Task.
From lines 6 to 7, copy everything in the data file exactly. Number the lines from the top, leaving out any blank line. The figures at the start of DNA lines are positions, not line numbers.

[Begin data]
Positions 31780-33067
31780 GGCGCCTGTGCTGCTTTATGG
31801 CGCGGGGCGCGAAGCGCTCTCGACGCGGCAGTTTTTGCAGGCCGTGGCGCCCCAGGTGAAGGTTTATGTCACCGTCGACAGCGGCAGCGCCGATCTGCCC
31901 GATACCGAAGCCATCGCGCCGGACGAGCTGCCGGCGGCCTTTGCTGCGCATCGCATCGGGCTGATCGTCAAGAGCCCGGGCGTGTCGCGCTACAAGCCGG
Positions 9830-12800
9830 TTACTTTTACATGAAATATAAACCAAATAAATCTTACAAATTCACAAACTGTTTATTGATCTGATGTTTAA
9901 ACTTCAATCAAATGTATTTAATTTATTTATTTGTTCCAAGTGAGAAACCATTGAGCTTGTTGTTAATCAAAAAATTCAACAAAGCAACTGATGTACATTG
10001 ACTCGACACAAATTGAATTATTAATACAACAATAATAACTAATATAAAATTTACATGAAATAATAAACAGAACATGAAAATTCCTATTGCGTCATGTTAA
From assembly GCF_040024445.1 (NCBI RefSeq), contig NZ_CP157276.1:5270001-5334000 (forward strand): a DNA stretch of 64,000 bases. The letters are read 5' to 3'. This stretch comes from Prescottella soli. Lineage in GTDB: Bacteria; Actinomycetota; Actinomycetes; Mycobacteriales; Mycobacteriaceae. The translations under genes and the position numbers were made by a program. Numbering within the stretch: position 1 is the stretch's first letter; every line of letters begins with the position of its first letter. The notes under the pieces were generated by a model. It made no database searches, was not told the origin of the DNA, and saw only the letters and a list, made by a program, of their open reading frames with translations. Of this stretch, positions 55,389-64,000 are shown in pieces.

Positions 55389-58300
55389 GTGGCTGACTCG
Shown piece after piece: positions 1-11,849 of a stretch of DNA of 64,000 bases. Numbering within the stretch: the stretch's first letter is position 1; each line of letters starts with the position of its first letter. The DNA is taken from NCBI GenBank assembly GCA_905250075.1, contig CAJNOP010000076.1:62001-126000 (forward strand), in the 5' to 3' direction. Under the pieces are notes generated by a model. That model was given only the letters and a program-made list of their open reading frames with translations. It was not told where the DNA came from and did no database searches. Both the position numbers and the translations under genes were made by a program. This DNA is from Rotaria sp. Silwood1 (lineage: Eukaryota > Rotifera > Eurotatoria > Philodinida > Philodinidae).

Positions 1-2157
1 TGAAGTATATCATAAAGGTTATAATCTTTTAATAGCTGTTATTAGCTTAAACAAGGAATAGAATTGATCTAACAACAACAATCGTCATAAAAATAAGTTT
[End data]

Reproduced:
9830 TTACTTTTACATGAAATATAAACCAAATAAATCTTACAAATTCACAAACTGTTTATTGATCTGATGTTTAA
9901 ACTTCAATCAAATGTATTTAATTTATTTATTTGTTCCAAGTGAGAAACCATTGAGCTTGTTGTTAATCAAAAAATTCAACAAAGCAACTGATGTACATTG